With the broadcast upfront largely wrapping up last week, industry executives expect negotiations on the cable side to pick up steam.
"Some buyers will try to get done [this] week because they feel it's time," Lifetime Television executive vice president of ad sales Lynn Picard said last Thursday. "Others will wait until the week after," due to the Fourth of July holiday.
But tough bargaining sessions loom on the horizon. That's because the agencies — fresh from securing mostly lower costs per thousands (CPMs) from the broadcast networks — are expected to press for similar concessions from cable.
Some in the sellers' camp predicted that the general-entertainment networks, which have historically claimed cable's highest CPMs, will have the roughest time holding the line on pricing this time around.
A few sellers at the more-targeted networks predicted that the general-entertainment programmers will face the toughest negotiations with buyers.
"Broader-based cable networks have very high costs per thousand," said one such executive.
On the broadcast side, the more-targeted Fox, The WB and UPN benefited from CPM comparisons with ABC, CBS and NBC. And so will the niche cable channels that reside on the lower end of the rate spectrum, the source reasoned.
At press time, many cable networks were engaged in various stages of upfront negotiations with shops like Starcom MediaVest Group, Mediacom Worldwide and Zenith Media.
"Agencies have been negotiating tough," one cable-network sales executive noted. "Everybody's talking, but it's slow."
Discussions aside, there evidently has been a dearth of deals since WPP Group's The Media Edge closed business with Lifetime and USA Networks nearly two weeks ago.
And CBS' decision last week to make good on a threat to withhold inventory for the scatter market if buyers resisted its sought-after CPM hike hasn't yet brought more business to cable, several executives said.
There were varying reads on CBS' position. Some sources indicated that CBS wound up dropping its CPMs by 2 percent to 3 percent, while others said Black Rock had garnered CPM upticks in the 1 percent to 2 percent range.
Either way, CBS was said to have posted the "sold out" sign on its upfront last Friday, with only 65 percent of its primetime inventory accounted for. Those commitments could translate into $1.3 billion to $1.4 billion.
A year ago, CBS sold closer to 85 percent of its inventory during the upfront. Among categories, domestic automakers seemed to have reduced their broadcast-upfront spending, while foreign nameplates have boosted their outlays. Some on the cable side don't expect that same pattern, however.
"Automotive looks to be up across the board for us," as one confident seller put it.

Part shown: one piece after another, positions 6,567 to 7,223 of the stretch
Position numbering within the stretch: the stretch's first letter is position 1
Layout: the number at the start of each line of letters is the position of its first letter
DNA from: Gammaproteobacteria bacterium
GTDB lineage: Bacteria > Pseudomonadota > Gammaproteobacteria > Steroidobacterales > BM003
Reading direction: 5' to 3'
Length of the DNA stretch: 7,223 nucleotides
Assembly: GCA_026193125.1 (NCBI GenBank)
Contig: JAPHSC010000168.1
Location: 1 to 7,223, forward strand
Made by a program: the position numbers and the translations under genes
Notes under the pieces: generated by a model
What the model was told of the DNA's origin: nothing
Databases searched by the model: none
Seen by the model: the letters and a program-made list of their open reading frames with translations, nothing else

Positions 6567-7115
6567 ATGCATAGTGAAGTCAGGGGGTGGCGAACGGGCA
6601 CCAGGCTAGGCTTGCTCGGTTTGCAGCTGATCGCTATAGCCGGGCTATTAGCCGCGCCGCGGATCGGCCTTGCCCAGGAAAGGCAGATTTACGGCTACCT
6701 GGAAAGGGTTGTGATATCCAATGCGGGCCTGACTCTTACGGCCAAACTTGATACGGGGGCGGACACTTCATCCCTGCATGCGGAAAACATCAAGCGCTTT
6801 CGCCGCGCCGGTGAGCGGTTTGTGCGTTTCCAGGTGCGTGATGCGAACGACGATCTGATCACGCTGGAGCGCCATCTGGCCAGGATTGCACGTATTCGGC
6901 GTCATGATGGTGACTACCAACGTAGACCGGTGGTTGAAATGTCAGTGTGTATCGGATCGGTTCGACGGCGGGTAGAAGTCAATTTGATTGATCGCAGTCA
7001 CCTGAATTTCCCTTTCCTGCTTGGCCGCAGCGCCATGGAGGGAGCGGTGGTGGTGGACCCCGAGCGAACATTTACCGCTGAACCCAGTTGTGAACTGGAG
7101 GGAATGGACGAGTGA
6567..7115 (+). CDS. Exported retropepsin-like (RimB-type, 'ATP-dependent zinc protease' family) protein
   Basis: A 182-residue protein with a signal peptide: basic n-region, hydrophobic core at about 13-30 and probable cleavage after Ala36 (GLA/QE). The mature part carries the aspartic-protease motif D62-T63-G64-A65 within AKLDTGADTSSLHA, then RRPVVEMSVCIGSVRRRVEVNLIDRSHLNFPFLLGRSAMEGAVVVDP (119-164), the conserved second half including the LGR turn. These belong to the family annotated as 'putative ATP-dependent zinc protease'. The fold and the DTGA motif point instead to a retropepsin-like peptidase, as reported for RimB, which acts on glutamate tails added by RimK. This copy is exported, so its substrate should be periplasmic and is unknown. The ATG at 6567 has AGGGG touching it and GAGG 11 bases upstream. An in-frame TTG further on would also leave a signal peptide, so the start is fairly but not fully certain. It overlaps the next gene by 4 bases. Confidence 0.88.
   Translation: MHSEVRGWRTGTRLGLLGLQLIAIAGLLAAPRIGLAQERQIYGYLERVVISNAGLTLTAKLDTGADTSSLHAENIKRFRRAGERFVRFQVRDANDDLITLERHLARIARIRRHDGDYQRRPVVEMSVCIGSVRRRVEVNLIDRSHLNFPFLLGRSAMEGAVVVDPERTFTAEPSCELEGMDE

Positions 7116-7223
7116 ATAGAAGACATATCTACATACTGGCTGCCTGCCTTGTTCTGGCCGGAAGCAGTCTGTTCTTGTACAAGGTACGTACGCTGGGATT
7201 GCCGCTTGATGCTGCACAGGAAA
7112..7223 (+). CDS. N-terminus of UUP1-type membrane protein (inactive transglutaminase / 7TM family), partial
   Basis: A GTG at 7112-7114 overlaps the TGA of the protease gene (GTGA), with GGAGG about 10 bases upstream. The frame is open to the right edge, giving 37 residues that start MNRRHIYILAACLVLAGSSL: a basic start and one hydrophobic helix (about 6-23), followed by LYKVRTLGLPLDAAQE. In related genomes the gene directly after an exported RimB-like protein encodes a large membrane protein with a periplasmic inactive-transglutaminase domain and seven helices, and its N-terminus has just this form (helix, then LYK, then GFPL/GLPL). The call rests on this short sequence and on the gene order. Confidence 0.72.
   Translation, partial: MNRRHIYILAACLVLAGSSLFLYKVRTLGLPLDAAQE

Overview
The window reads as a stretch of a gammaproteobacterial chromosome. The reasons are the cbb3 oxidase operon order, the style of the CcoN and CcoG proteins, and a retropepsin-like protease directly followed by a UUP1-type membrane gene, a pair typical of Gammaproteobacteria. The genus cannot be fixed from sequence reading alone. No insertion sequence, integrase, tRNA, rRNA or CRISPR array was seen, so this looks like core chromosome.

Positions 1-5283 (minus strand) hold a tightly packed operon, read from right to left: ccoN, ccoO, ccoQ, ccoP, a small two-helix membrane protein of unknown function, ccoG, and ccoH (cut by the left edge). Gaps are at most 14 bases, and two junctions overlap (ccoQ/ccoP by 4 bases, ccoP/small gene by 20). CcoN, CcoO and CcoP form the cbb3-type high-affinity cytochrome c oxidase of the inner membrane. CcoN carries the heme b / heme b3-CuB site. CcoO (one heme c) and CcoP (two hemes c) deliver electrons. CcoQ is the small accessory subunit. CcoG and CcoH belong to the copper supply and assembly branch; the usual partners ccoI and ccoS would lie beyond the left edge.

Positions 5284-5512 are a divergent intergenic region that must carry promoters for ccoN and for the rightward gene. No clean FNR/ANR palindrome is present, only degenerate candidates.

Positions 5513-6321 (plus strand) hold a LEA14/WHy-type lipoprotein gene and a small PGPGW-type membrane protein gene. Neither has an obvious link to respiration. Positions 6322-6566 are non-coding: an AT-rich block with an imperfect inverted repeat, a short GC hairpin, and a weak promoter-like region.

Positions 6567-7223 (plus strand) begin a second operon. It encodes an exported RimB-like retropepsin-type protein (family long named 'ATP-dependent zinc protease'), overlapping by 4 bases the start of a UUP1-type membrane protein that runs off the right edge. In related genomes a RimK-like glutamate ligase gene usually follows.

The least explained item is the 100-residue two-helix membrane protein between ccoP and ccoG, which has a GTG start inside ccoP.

But Lifetime's Picard cautioned: "Automotive hasn't moved yet. We can't tell [what'll happen] till we're in negotiations."
In the past few years, Turner Broadcasting Sales Inc. executives have talked up the idea that more agencies and clients would make their cable and broadcast upfront plays concurrently. That scenario certainly didn't pan out this year.
A Turner spokesman last week said its upfront had not yet broken beyond "budgets being registered, plans being assembled and sent back [to agencies]. But no conclusive business."
Though TBSI has sometimes been among the first to close its upfront, he added, "We don't necessarily always finish first." And none of the other cable programmers is anywhere near completion, he added.
"A few have closed with an agency or two but they're not even close to closing their upfront business overall," the TBS spokesman said.
A Fox Family Channel executive concurred. "Budgets continue to be registered for the adult upfront," with no agency buys wrapped yet, the executive said.
Other cable networks also said they were just getting into the game, with some agencies not yet registered.
Discovery Networks U.S. executive vice president of ad sales Bill McGowan last week said through a spokeswoman that the programmer is looking to finalize some deals. Discovery is "in the midst of active negotiations with [The] Media Edge" and other shops, said the spokeswoman.
It was McGowan who a few months back offered a bullish assessment of the cable upfront and hinted that the overall process could be a protracted one.
McGowan has projected that this year's cable upfront could grow by $500 million, or 11 percent, to $5.2 billion, while the broadcast networks would slip $500 million or 6.4 percent to $7.3 billion.
He had restated last year's totals, as several major advertisers had slashed hundreds of millions of dollars from their budgets due to the sluggish economy.